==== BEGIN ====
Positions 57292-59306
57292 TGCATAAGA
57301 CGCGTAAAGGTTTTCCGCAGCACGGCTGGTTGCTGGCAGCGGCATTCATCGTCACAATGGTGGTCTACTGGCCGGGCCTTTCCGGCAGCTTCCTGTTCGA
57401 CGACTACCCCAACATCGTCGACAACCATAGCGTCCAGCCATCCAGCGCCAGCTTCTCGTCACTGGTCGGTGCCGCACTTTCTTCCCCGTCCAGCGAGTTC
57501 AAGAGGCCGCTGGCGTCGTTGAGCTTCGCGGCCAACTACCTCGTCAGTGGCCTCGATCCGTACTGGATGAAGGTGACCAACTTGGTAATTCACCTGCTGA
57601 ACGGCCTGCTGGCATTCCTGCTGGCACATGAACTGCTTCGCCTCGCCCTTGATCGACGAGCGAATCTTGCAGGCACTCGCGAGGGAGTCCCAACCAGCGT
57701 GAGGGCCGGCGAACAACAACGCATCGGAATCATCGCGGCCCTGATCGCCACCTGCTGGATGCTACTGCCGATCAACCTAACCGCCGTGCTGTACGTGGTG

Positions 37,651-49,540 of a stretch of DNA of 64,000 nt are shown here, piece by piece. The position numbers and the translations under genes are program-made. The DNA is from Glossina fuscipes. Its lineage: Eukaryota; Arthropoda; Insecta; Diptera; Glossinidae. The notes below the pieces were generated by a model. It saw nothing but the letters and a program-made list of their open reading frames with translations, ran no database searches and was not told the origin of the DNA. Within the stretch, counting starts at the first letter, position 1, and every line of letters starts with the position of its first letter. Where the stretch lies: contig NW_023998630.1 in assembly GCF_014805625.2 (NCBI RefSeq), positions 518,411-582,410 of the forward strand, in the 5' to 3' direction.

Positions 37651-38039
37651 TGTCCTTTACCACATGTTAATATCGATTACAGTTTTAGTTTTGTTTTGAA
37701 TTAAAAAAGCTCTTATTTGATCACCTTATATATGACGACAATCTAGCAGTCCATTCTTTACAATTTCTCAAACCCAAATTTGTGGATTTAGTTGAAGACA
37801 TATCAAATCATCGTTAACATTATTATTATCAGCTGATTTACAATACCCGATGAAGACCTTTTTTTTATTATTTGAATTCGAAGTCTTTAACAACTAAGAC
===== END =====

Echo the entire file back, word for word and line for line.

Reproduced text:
Positions 57292-59306
57292 TGCATAAGA
57301 CGCGTAAAGGTTTTCCGCAGCACGGCTGGTTGCTGGCAGCGGCATTCATCGTCACAATGGTGGTCTACTGGCCGGGCCTTTCCGGCAGCTTCCTGTTCGA
57401 CGACTACCCCAACATCGTCGACAACCATAGCGTCCAGCCATCCAGCGCCAGCTTCTCGTCACTGGTCGGTGCCGCACTTTCTTCCCCGTCCAGCGAGTTC
57501 AAGAGGCCGCTGGCGTCGTTGAGCTTCGCGGCCAACTACCTCGTCAGTGGCCTCGATCCGTACTGGATGAAGGTGACCAACTTGGTAATTCACCTGCTGA
57601 ACGGCCTGCTGGCATTCCTGCTGGCACATGAACTGCTTCGCCTCGCCCTTGATCGACGAGCGAATCTTGCAGGCACTCGCGAGGGAGTCCCAACCAGCGT
57701 GAGGGCCGGCGAACAACAACGCATCGGAATCATCGCGGCCCTGATCGCCACCTGCTGGATGCTACTGCCGATCAACCTAACCGCCGTGCTGTACGTGGTG

Positions 37,651-49,540 of a stretch of DNA of 64,000 nt are shown here, piece by piece. The position numbers and the translations under genes are program-made. The DNA is from Glossina fuscipes. Its lineage: Eukaryota; Arthropoda; Insecta; Diptera; Glossinidae. The notes below the pieces were generated by a model. It saw nothing but the letters and a program-made list of their open reading frames with translations, ran no database searches and was not told the origin of the DNA. Within the stretch, counting starts at the first letter, position 1, and every line of letters starts with the position of its first letter. Where the stretch lies: contig NW_023998630.1 in assembly GCF_014805625.2 (NCBI RefSeq), positions 518,411-582,410 of the forward strand, in the 5' to 3' direction.

Positions 37651-38039
37651 TGTCCTTTACCACATGTTAATATCGATTACAGTTTTAGTTTTGTTTTGAA
37701 TTAAAAAAGCTCTTATTTGATCACCTTATATATGACGACAATCTAGCAGTCCATTCTTTACAATTTCTCAAACCCAAATTTGTGGATTTAGTTGAAGACA
37801 TATCAAATCATCGTTAACATTATTATTATCAGCTGATTTACAATACCCGATGAAGACCTTTTTTTTATTATTTGAATTCGAAGTCTTTAACAACTAAGAC